Canadian Prime Minister Justin Trudeau stopped short of saying that China is committing a genocide against the Uighur people while speaking Tuesday with reporters in Ottawa.
Trudeau explained his reluctance to use the word “genocide” when describing the situation with the Uighurs in China after he was asked by a reporter what more evidence the government needed to see “before it concludes whether or not a genocide is occurring in China.” (RELATED: Democratic Rep. James Clyburn Refuses To Say If China Committed Genocide Against Uighur Muslims)
PMJT says that the word genocide is “is extremely loaded” so the government needs to see evidence that clearly demonstrated China’s treatment of the Uyghurs as a genocide before making a determination on Canada’s position #cdnpoli https://t.co/TnRba1nbkW pic.twitter.com/HcLeIMQUfY
— Mackenzie Gray (@Gray_Mackenzie) February 16, 2021
“First of all, on determinations of genocide, the principles of international law, and the international community in general, I think rightly takes very, very seriously the label of genocide, and needs to ensure that when it is used it is clearly and properly justified and demonstrated so as not to weaken the application of genocide in situations in the past,” Trudeau responded.
He went on to say that the word “genocide” is “extremely loaded” but is “something that we should be looking at in the case of the Uighurs.” He then noted that Canada is among those in the international community looking carefully at the situation, and that they “will not hesitate” to be part of the determinations around “these sorts of things.”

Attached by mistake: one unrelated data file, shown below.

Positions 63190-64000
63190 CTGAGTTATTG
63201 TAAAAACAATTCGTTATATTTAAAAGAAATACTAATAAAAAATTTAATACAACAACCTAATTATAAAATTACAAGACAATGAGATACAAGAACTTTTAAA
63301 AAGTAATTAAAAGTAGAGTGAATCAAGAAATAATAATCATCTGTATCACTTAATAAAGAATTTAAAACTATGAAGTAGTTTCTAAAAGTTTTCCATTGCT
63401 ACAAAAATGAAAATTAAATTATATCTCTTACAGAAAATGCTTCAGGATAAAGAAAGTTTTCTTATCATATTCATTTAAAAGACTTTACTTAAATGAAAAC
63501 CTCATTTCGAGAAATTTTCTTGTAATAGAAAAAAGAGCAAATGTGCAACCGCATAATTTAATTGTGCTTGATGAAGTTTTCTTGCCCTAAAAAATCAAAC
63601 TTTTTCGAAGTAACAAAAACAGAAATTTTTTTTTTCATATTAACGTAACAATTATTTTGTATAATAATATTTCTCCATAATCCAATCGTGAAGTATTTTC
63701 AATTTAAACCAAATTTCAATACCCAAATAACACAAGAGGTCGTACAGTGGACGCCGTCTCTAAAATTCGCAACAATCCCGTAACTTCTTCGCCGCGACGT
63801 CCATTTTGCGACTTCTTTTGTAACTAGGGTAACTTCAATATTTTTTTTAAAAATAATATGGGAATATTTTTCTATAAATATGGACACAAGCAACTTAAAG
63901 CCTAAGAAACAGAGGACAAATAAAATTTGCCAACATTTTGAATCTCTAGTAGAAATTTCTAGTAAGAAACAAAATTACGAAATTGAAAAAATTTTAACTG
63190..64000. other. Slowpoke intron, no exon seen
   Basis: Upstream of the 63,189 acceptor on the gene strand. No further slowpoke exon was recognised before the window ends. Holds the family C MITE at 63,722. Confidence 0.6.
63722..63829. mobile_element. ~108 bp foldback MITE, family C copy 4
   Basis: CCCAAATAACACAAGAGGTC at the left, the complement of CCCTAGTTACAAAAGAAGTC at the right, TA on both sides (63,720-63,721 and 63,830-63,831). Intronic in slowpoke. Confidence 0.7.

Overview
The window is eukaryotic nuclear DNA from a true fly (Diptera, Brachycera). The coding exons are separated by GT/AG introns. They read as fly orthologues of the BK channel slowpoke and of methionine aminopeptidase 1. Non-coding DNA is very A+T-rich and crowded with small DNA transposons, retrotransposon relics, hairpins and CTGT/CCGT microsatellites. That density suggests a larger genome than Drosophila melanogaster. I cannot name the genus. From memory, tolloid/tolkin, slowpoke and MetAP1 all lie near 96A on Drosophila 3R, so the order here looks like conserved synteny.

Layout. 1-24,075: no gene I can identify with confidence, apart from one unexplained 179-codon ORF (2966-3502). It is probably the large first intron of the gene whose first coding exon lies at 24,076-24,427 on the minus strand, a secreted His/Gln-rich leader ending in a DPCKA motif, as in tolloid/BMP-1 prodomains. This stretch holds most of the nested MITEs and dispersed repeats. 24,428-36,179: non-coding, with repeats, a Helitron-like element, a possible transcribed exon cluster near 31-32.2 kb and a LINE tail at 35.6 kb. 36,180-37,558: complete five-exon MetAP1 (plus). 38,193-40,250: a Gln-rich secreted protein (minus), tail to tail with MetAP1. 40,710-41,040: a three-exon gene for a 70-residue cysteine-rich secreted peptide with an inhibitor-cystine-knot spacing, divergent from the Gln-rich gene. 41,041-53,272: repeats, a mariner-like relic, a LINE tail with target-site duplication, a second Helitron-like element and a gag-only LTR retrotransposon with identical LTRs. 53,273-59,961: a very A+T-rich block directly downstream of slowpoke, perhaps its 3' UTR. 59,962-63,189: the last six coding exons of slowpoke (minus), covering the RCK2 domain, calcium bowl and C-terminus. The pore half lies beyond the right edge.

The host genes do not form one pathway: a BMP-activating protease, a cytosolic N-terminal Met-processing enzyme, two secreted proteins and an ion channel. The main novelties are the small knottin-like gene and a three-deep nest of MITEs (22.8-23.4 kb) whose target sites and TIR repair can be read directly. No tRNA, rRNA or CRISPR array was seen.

“We have been consistent in our concerns, in our condemnation of human rights violations around the world, including the situations in Hong Kong, and in Xinjiang, and elsewhere. We will continue to work with the international community and move forward on making the right determinations based on facts and evidence as appropriate,” Trudeau concluded.
China’s treatment of the Uighur people has already been declared a genocide by the United States. A number of abuses against the Uighurs have been documented in the region of Xinjiang, where most of China’s Uighurs live. There are currently over 1 million Uighurs being held in mass detention centers and re-education camps, with many being subject to forced labor, torture and forced sterilization.